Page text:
health care

Governor Rick Scott isn't waiting for the federal government to decide the future of the Affordable Care Act. His administration is proposing sweeping changes to the state's Medicaid program.  

House Could Pass Health Care Changes

Mar 28, 2017

With Republican leaders looking for ways to revamp the health-care system, the House could pass bills this week that deal with doctor-patient relationships, ambulatory surgical centers and what are known as "recovery care centers."

Undergoing treatment for cancer is hard enough by itself. And for many cancer patients who spend most of their time in a hospital, it gets even harder with the loss of basic comforts. The hospital's sterile environment, the fluorescent lights and the disposable gowns do little to make medical treatment more bearable. Nikla Lancksweert, wanted to do a little something to help with that dehumanizing experience, focusing on an alternative for those uncomfortable hospital gowns.

Telehealth takes a lot of forms these days. Virtual visits with a health care provider can take place by video, phone or text, or via the Web or a mobile app. The one commonality: You get to consult a doctor from your home, the office, Starbucks or anywhere with a wifi or mobile connection.

These appointments can be quick, and save you from having to schlep across town and sit in a waiting room, leafing through year-old Time magazine articles, as prelude to every visit with a doc.

Even as they lick their wounds from a failed Affordable Care Act repeal effort, Republican leaders in Washington are looking ahead to the next battle — over taxes.

"I would say that we will probably start going very, very strongly for the big tax cuts and tax reform," President Trump told reporters Friday. "That will be next."

Republican House Speaker Paul Ryan agreed, though he conceded that the defeat on health care was a setback.

"This does make tax reform more difficult," Ryan said. "But it does not in any way make it impossible."

Updated at 5 p.m. ET

House Republicans scrapped a vote on their health care replacement plan on Friday after defections from both the right and center that made it clear the bill would not pass.

"Obamacare is the law of the land. It is going to remain the law of the land," House Speaker Paul Ryan admitted shortly after he pulled the bill. "We're going to be living with Obamacare for the foreseeable future. I don't know how long it's going to take us to replace this law."

A last-minute attempt by conservative Republicans to dump standards for health benefits in plans sold to individuals would probably lower the average person's upfront insurance costs, such as premiums and deductibles, say analysts on both sides of the debate to repeal and replace the Affordable Care Act.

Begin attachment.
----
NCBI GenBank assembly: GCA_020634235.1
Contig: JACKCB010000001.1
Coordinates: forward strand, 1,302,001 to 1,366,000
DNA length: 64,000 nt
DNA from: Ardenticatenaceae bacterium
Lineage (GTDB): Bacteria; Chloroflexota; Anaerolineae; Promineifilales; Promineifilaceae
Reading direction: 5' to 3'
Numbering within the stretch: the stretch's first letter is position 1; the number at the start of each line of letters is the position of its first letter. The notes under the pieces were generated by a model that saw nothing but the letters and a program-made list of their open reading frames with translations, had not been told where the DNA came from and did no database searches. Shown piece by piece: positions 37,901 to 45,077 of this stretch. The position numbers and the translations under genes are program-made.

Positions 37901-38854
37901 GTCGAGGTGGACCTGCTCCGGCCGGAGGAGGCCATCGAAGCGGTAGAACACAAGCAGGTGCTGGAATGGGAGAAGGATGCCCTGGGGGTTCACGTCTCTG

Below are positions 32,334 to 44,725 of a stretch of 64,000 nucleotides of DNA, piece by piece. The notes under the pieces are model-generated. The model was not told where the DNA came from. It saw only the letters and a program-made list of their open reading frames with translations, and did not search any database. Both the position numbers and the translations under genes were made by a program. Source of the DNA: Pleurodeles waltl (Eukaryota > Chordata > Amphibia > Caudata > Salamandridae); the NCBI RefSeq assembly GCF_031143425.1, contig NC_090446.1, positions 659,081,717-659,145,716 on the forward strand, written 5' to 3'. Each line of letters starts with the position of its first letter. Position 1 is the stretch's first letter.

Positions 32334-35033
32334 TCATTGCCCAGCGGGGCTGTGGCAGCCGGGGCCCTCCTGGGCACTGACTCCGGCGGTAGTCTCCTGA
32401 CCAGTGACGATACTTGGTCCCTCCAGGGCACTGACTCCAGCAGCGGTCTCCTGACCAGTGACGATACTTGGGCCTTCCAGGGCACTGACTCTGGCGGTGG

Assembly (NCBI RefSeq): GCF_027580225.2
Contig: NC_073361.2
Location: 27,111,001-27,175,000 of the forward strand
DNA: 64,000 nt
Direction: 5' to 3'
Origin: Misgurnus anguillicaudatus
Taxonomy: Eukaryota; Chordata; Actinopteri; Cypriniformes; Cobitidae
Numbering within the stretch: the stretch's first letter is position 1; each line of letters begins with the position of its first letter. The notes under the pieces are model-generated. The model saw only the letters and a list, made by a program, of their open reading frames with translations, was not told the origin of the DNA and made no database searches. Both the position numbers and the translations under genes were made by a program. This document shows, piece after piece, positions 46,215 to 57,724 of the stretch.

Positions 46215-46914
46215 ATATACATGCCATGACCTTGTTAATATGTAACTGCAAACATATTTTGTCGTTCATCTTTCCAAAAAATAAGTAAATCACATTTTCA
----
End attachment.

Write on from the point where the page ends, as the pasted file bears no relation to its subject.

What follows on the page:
But it will very likely also induce insurers to offer much skimpier plans, potentially excluding the gravely ill and putting consumers at greater financial risk if they need care.

Former President Obama took a victory lap Thursday on seventh anniversary of his signature health care law even as Republicans had planned to formally begin the process of gutting it in celebration.

But now, it's the GOP replacement plan that remains on life support. Republicans postponed a planned evening vote in the House, denying them a symbolic chance to make good on their years-long promise to repeal and replace the Affordable Care Act.

Updated at 9:48 p.m. ET

The White House issued an ultimatum to House Republicans on Thursday: Vote for the current GOP health care replacement plan or leave the Affordable Care Act in place and suffer the political consequences.

House, Senate Move Forward On ‘Direct Primary Care’

Mar 22, 2017

With backing from physician groups and small businesses, a Senate panel Tuesday approved allowing "direct primary care" agreements between doctors and patients.

Publix Supermarkets

Doctors are in short supply, but a new partnership could help patients get a quicker appointment - at their grocery store.

In the coming months, BayCare Health System will be creating "telehealth" centers at  Publix Super Markets in the Tampa Bay area.

For years, Republicans in Congress have promised to repeal and replace the Affordable Care Act, claiming that its requirement for nearly everyone to buy insurance or pay a fine is burdensome and costly, and it doesn't give people enough flexibility to get the coverage they need.

Florida is among one of the nation's top states in recovering money from health care providers suspected of Medicaid fraud.

Designing skateboards is just one of Luke Franco's gigs. He has just enough time before his next shift to chat at a café in downtown Providence, R.I.

"I work at the YMCA Monday through Friday with kindergartners through fifth graders. It's split shift; seven to nine, two to six daily," he says. "With the rest of my day, I also work at a local pizza place. And in addition to that, I also own and operate a small skateboard company."

But none of his jobs offers health insurance. I ask him if he worries about that.

David Higginbotham contracted hepatitis C more than 35 years ago. He'd like to rid his body of the virus, but Colorado's Medicaid program says he's not sick enough to justify the cost.

And he's not alone.

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